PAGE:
Textures are a central topic in rendering. Although they have many uses, one of their primary purposes is to provide a greater level of detail to surfaces than can be achieved with vertex colors alone.
In this post, we’ll talk about texture mapping, which helps us bring virtual characters to life. We’ll also introduce samplers, which give us powerful control over how texture data is interpreted while drawing. Along the way, we will be assisted by a cartoon cow named Spot.
You can download the sample code for this post here.
One of the changes made to the Metal API in the iOS 8 GM was the addition of the
supportsFeatureSet: method to the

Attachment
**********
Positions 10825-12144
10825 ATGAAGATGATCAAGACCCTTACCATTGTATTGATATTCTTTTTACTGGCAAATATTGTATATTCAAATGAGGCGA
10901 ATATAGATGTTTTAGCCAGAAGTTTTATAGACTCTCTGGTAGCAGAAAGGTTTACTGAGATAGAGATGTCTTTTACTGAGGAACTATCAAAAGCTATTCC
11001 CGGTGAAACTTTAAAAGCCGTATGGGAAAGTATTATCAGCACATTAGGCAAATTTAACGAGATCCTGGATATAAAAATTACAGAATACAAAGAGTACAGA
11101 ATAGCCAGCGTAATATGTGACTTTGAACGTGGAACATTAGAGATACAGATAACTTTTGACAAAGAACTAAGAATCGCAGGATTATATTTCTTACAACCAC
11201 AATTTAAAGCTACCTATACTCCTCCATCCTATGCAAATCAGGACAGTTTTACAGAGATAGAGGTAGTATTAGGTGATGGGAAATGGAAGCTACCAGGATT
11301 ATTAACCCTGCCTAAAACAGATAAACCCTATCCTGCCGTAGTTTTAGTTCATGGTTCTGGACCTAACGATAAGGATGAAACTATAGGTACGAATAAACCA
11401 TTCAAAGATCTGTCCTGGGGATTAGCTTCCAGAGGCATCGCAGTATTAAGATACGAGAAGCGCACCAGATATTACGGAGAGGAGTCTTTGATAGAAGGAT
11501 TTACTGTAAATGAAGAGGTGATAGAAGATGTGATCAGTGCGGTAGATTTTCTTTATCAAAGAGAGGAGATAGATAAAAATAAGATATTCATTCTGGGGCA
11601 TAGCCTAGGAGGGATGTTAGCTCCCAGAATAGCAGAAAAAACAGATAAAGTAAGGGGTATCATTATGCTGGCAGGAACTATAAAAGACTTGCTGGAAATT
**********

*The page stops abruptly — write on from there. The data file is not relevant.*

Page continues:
MTLDevice protocol. The purpose of this method is to differentiate between devices powered by the A7 and A8 processor, because these chips offer different capabilities to Metal.
In this post, we’ll finally start rendering in 3D. In order to get there, we’ll talk about how to load 3D model data from disk, how to tell Metal to draw from a vertex buffer using indices, and how to manipulate objects in real time.
This post assumes that you know a little linear algebra. I have written an incomplete introduction to the subject in this post. There are also many excellent resources around the Internet should you need more information on a particular topic.
You can download the sample project for this post here.
This post will cover the essential mathematics for doing 3D graphics programming. I chose to split it out into a separate post because there is quite a lot of ground to cover, and attempting to wedge all of these concepts into a tutorial post would be overwhelming. If you already have a grasp of this material, this post is largely optional, but it does establish the notational and geometric conventions I use elsewhere.